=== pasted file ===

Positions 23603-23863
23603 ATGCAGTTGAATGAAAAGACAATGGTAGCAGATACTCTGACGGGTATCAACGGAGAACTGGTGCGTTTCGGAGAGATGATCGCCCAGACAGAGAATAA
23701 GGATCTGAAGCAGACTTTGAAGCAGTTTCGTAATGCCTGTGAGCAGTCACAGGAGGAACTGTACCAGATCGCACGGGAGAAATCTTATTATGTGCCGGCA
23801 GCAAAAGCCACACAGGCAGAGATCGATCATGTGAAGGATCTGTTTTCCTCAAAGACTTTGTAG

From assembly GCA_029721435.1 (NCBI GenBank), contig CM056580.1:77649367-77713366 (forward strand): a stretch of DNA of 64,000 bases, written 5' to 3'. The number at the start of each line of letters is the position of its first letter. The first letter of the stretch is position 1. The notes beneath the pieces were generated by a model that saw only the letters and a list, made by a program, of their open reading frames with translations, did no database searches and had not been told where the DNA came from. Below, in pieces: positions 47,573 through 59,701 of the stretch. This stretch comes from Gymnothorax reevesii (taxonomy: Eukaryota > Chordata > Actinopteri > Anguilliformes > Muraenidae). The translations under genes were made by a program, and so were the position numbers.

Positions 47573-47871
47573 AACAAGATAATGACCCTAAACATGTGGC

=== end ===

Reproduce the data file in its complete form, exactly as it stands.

Positions 23603-23863
23603 ATGCAGTTGAATGAAAAGACAATGGTAGCAGATACTCTGACGGGTATCAACGGAGAACTGGTGCGTTTCGGAGAGATGATCGCCCAGACAGAGAATAA
23701 GGATCTGAAGCAGACTTTGAAGCAGTTTCGTAATGCCTGTGAGCAGTCACAGGAGGAACTGTACCAGATCGCACGGGAGAAATCTTATTATGTGCCGGCA
23801 GCAAAAGCCACACAGGCAGAGATCGATCATGTGAAGGATCTGTTTTCCTCAAAGACTTTGTAG

From assembly GCA_029721435.1 (NCBI GenBank), contig CM056580.1:77649367-77713366 (forward strand): a stretch of DNA of 64,000 bases, written 5' to 3'. The number at the start of each line of letters is the position of its first letter. The first letter of the stretch is position 1. The notes beneath the pieces were generated by a model that saw only the letters and a list, made by a program, of their open reading frames with translations, did no database searches and had not been told where the DNA came from. Below, in pieces: positions 47,573 through 59,701 of the stretch. This stretch comes from Gymnothorax reevesii (taxonomy: Eukaryota > Chordata > Actinopteri > Anguilliformes > Muraenidae). The translations under genes were made by a program, and so were the position numbers.

Positions 47573-47871
47573 AACAAGATAATGACCCTAAACATGTGGC